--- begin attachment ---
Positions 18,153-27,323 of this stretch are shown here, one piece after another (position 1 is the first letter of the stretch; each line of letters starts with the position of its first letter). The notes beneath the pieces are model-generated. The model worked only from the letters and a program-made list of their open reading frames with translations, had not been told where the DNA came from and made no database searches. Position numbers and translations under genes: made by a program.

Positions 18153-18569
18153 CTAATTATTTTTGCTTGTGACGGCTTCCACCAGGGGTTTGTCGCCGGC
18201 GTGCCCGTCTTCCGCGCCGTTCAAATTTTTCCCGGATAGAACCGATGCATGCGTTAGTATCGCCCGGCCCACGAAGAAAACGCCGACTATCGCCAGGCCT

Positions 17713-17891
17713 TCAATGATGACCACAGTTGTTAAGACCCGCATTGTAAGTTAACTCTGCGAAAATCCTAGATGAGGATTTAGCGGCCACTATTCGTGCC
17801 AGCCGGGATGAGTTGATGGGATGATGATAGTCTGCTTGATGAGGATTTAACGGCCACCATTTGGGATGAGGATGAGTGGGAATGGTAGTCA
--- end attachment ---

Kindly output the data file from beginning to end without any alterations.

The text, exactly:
Positions 18,153-27,323 of this stretch are shown here, one piece after another (position 1 is the first letter of the stretch; each line of letters starts with the position of its first letter). The notes beneath the pieces are model-generated. The model worked only from the letters and a program-made list of their open reading frames with translations, had not been told where the DNA came from and made no database searches. Position numbers and translations under genes: made by a program.

Positions 18153-18569
18153 CTAATTATTTTTGCTTGTGACGGCTTCCACCAGGGGTTTGTCGCCGGC
18201 GTGCCCGTCTTCCGCGCCGTTCAAATTTTTCCCGGATAGAACCGATGCATGCGTTAGTATCGCCCGGCCCACGAAGAAAACGCCGACTATCGCCAGGCCT

Positions 17713-17891
17713 TCAATGATGACCACAGTTGTTAAGACCCGCATTGTAAGTTAACTCTGCGAAAATCCTAGATGAGGATTTAGCGGCCACTATTCGTGCC
17801 AGCCGGGATGAGTTGATGGGATGATGATAGTCTGCTTGATGAGGATTTAACGGCCACCATTTGGGATGAGGATGAGTGGGAATGGTAGTCA